Exchange Students React to New Documentary, “He Named me Malala”


Krona Emmanuel and Shamsa Sajid

Ashley Rodriguez, Senior Reporter

In this country, children are allowed to attend school from an early age. As we near adulthood, most of us can choose to continue being educated, or we can give it up. Because of our long tradition of free public education, we often don’t see it as a privilege and a gift. But in some parts of the world, political regimes, such as the Taliban, do not allow girls to be educated.

Many human rights, along with the right to attend school, ended for Malala Yousafzai when she was 10 years old, because of the Taliban. This came to be a turning point in her life where eventually she had to decide whether to use her voice and be killed, or remain silent and still be killed.

Malala is a girl who used her voice to speak up specifically for women’s rights, but also against the violence and oppression of the Taliban that was misrepresenting the views of her religion.

In 2012, at the age of 15, a contract was put out to end her life. Malala was shot in the head while on her school bus for her beliefs. Since that time, Malala has been determined not to be known as the girl who was shot by the Taliban, but rather as the girl who speaks for many girls throughout the world who, because of war, political forces, poverty, and injustice are denied an education.

Malala was awarded the 2014 Nobel Peace Prize at age 17, making her the only Pashtun, Pakistani, and the youngest winner of the esteemed Nobel Prize. She has applied the million dollar award to The Malala Fund, her own organization dedicated to providing quality education to girls “Everywhere, anywhere in the world and to rais(ing) their voices.”

Malala stated in her Nobel Prize acceptance speech, “The first place this funding will go to is where my heart is, to build schools in Pakistan—especially in my home of Swat and Shangla.”.

Malala Yousafzai, who has already written a book about her life and experience, is now the subject of a documentary called, “He named me Malala,” which was released this month in the U.S. On opening weekend in Colorado Springs, two Pakistani exchange students; Shamsa Sajid (9) and Krona Emmanuel (11) went to watch the movie. Their initial impressions, and later their responses to some questions regarding values, education, the influence of the Taliban, and social activism have been recorded.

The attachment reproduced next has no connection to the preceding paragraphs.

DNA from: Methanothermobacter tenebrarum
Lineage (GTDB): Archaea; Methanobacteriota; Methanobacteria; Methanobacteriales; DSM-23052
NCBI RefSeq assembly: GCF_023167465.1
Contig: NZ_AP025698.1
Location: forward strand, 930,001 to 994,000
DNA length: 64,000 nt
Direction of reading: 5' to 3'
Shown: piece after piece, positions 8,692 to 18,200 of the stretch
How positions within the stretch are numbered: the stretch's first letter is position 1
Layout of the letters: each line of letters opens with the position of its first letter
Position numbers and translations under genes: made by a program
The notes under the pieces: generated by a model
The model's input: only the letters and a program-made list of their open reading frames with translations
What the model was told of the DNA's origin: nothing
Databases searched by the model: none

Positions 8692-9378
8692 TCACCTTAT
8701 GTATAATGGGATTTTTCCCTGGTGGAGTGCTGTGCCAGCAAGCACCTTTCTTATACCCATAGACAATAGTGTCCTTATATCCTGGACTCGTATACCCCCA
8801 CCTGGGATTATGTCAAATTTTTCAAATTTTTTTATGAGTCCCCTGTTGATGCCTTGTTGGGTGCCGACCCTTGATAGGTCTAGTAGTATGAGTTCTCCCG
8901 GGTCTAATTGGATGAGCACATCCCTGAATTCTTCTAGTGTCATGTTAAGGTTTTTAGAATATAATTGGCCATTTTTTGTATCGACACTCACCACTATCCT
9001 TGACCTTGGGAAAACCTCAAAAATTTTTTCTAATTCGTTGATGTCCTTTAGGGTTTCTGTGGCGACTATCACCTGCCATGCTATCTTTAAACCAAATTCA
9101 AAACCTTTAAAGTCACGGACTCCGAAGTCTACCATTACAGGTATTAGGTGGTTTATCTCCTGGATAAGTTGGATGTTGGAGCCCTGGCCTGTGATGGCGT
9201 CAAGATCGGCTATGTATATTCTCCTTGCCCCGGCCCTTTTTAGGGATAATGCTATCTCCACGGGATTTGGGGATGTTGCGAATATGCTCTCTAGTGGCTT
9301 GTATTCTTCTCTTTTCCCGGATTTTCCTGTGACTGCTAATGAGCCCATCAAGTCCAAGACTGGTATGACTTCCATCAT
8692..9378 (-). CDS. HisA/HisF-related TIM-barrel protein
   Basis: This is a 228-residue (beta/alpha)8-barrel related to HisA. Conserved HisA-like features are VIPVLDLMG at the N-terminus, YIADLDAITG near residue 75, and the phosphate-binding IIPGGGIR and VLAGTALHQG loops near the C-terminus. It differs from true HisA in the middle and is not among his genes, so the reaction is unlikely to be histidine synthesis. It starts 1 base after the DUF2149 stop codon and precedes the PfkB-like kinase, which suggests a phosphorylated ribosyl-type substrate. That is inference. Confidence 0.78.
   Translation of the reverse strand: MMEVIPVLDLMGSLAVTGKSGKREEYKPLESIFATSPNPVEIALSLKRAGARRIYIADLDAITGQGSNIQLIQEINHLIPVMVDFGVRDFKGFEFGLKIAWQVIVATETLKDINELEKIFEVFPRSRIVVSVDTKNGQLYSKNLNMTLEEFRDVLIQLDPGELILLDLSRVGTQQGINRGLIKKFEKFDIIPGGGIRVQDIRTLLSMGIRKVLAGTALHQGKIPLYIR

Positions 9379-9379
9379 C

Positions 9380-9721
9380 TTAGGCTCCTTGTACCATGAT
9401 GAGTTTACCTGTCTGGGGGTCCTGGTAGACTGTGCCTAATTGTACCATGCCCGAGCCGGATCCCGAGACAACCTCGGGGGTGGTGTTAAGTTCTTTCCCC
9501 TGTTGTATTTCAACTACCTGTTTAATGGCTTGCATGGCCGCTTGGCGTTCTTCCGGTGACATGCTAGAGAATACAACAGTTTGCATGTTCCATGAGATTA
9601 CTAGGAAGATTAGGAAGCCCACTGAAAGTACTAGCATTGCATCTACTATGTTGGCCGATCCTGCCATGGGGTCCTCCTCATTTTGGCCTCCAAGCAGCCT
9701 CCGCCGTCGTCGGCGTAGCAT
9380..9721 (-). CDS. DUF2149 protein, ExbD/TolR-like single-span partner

Both Shamsa and Krona thought that the movie was very moving and that Malala herself is an inspiration. They also thought that it was amazing that one person, especially a teenager, can have such an impact on the world. While they both live in different regions of Pakistan than where Malala is from, they acknowledged some similarities and some differences with her life. In the cities Krona and Shamsa are from, which are both under Federal control and closer to the border with India than the border with Afghanistan, the Taliban has not taken a stronghold and education for girls has not been banned. Krona stated, however, that in his city, schools have been bombed and that he has heard bomb blasts himself on occasion. The Pakistani government has become much more active overall in fighting the Taliban forces in recent years which sometimes causes even more terrorist attacks in attempt to suppress the resistance of the people. Though neither Shamsa or Krona live in war zones, the government has placed soldiers and guards in their local schools and bomb drills are staged, which are similar to the lock-down drills we have in schools here. They both have experienced some level of discomfort and fear around going to school. Both exchange students value education highly and plan to continue their schooling.